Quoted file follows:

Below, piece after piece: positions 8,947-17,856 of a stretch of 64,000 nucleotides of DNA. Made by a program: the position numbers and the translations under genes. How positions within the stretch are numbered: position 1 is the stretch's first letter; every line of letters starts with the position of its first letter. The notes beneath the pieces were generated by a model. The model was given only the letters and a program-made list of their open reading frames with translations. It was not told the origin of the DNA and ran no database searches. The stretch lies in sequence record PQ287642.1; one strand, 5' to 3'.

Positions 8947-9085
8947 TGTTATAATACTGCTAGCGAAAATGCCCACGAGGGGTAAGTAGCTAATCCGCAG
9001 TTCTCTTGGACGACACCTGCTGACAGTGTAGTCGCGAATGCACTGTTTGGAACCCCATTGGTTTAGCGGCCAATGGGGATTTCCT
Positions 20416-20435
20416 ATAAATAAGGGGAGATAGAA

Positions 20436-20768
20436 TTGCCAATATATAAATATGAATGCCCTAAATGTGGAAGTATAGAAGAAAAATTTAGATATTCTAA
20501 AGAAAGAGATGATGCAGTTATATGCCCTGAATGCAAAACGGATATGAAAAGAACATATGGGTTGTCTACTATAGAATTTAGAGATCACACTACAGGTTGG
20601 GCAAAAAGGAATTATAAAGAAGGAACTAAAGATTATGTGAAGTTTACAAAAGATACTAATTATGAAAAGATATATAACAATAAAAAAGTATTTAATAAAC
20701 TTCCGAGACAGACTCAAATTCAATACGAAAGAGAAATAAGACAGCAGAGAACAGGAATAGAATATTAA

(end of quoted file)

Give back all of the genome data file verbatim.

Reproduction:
Below, piece after piece: positions 8,947-17,856 of a stretch of 64,000 nucleotides of DNA. Made by a program: the position numbers and the translations under genes. How positions within the stretch are numbered: position 1 is the stretch's first letter; every line of letters starts with the position of its first letter. The notes beneath the pieces were generated by a model. The model was given only the letters and a program-made list of their open reading frames with translations. It was not told the origin of the DNA and ran no database searches. The stretch lies in sequence record PQ287642.1; one strand, 5' to 3'.

Positions 8947-9085
8947 TGTTATAATACTGCTAGCGAAAATGCCCACGAGGGGTAAGTAGCTAATCCGCAG
9001 TTCTCTTGGACGACACCTGCTGACAGTGTAGTCGCGAATGCACTGTTTGGAACCCCATTGGTTTAGCGGCCAATGGGGATTTCCT
Positions 20416-20435
20416 ATAAATAAGGGGAGATAGAA

Positions 20436-20768
20436 TTGCCAATATATAAATATGAATGCCCTAAATGTGGAAGTATAGAAGAAAAATTTAGATATTCTAA
20501 AGAAAGAGATGATGCAGTTATATGCCCTGAATGCAAAACGGATATGAAAAGAACATATGGGTTGTCTACTATAGAATTTAGAGATCACACTACAGGTTGG
20601 GCAAAAAGGAATTATAAAGAAGGAACTAAAGATTATGTGAAGTTTACAAAAGATACTAATTATGAAAAGATATATAACAATAAAAAAGTATTTAATAAAC
20701 TTCCGAGACAGACTCAAATTCAATACGAAAGAGAAATAAGACAGCAGAGAACAGGAATAGAATATTAA